India’s budding e-pharma industry has just received a sickening blow

Hard pill to swallow.
Hard pill to swallow.
Image: Reuters/Brendan McDermid
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Indians can’t purchase medicines online legally anymore.

On Dec.12, the Delhi high court ordered a complete ban on online pharmacies across the country with immediate effect, asking the central government to implement the order.

The court order is in response to a petition which stated that the sale of drugs and prescription medicines online was illegal and without any mandate of law and, therefore, a health risk:

Unlike common items, drugs are highly potent and its misuse or abuse can have serious consequences on human health, not just for the one person consuming it but for humanity at large as some drugs can be addictive, habit-forming and harmful to the body. A large number of children/minor or people from uneducated rural background use the internet and can be victims of wrong medication while ordering medicines online.

India’s pharmacy laws are derived from the Drugs and Cosmetics Act, 1940, Drugs and Cosmetics Rule, 1945, and the Pharmacy Act, 1948. These laws predate the advent of online commerce in India, leaving the business out of the purview.

Despite the order, most e-pharmacy portals are currently operational. “We have come to know about the court ruling through the media and we are awaiting a copy of the order,” Pradeep Dadha, founder and CEO of Netmeds, told Quartz in a statement. Tushar Kumar, founder and CEO of Medlife, said, “We have to yet see the order copy…We continue to operate legally with the valid licenses in place.”

The ban comes at a time when the government has issued draft guidelines which recommend regulating the online pharmacy industry and licensing the players.

“The fact that the government has come out with draft regulations means it is not keen on killing it,” Sanchit Vir Gogia, founder and CEO of Greyhound Research, said. “It is a regular course of evolution of an industry which is very nascent. It is important to weed out the unruly players.”

Ebb and flow

Over the past two years, under the All India Organisation of Chemists and Druggists (AIOCD) banner, over 800,000 traditional medical shops have been protesting against the proliferation of e-pharmacies.

It is estimated that more than 250 online pharmacies have sprung up in India in recent years, cornering Rs1,000 crore ($140 million) of the Indian drug market. The country’s overall drugs and medicines retail market is worth over Rs1.2 lakh crore annually.

Online pharmacies, just like other e-commerce business models, offer deep discounts of up to 60%, besides providing value-added services and free home delivery.

All this has evoked keen interest among investors.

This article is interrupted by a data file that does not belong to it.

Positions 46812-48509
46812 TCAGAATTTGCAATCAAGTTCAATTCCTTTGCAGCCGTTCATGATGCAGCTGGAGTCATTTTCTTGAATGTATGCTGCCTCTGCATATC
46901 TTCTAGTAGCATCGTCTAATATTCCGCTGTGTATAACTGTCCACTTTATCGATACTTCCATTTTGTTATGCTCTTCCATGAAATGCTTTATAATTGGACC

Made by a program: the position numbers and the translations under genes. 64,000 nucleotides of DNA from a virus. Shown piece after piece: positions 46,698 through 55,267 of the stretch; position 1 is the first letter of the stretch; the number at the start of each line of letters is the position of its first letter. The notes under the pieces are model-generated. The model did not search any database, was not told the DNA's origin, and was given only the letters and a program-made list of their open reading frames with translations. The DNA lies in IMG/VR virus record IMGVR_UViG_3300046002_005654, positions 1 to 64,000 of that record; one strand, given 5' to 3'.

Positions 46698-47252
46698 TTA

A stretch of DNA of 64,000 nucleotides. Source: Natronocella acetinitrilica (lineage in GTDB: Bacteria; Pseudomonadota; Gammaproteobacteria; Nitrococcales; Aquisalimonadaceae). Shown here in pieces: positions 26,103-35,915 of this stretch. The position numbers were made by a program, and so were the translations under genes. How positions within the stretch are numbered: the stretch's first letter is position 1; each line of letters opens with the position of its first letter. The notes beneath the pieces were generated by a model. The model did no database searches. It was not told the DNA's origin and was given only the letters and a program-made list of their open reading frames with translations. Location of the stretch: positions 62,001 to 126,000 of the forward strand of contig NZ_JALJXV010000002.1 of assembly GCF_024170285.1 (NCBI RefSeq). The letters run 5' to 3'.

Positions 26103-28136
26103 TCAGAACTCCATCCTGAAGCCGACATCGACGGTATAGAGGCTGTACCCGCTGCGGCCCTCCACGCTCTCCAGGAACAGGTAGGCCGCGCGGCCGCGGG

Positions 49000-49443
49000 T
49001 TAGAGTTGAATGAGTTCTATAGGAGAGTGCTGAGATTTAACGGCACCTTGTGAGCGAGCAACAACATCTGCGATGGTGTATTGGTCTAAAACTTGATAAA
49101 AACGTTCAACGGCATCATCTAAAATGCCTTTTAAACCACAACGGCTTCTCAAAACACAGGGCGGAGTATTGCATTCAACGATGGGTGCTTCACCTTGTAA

In September, Chennai-based online pharma chain Netmeds raised $35 million in a series C funding from existing investors and medicine distributor and importer Daun Penh Cambodia Group (DPCG). The same month, online healthcare and pharma aggregator Pharmeasy also raised $50 million from Eight Roads Ventures India, the proprietary investment arm of Fidelity International. Subscription-based online pharmacy platform LifCare in July raised $11 million from SAIF Partners, Nexus Ventures, and Infrastructure Leasing & Financial Services Limited (IL&FS).

The government, too, is not completely averse to the business.

According to the draft guidelines that are yet to be formalised, e-pharmacies have to register for a licence with the Drug Controller General of India (DCGI), which will be valid for three years. They do not allow e-pharmacies to sell narcotic drugs, tranquilisers, and Schedule X drugs, and neither are they allowed to advertise.

These draft guidelines are along the lines of laws in the US, where the regulators monitor e-drug sales. The National Association of Boards of Pharmacy (NABP), the apex pharmacy body in the US, gives registration and certification for e-pharmacies and they have to display the certification logo on their website.

The opposition

The traditional pharmacists’ and government’s contention has been that if such websites are not regulated, fake, expired, contaminated, and unapproved drugs may find their way into consumers’ hands.

In November, the Madras high court had granted an interim injunction restraining the online sale of medicines till further orders. This order was based on a plea from the Chennai-based Tamil Nadu Chemists and Druggists Association.

Since 2015, a number of other state governments have cracked down on online drug sales. For instance, in 2016, Maharashtra’s Food and Drug Administration filed cases against several such e-retailers, including MeraPharmacy, mChemist, and Pharmeasy, besides their offline partners. It also made a case against former Snapdeal CEO Kunal Bahl and the company’s directors for selling prescription drugs via e-commerce.

Karnataka’s Drugs Control Department canceled the licences of all online pharmacies in the state the same year, while the Gujarat FDA raided Prowisor Pharma, a Surat-based online pharmacy.

Although the central government has taken the lead in changing regulations, even in the face of heavy opposition from traditional pharmacists, the constant flip-flop in the industry in the past two years has taken a toll.

For one, funding saw a sharp fall, with just $28.45 million invested in the sector in 2016, compared to $62.20 million in 2015, according to data sourced from Tracxn. Zigy.com, another online pharmacy founded in 2015 by an ex-Infosys director and ex-CEO of iGate Corp, Phaneesh Murthy, ran into financial trouble after battling irregular regulations. The online pharmacy platform stopped operations in February 2017.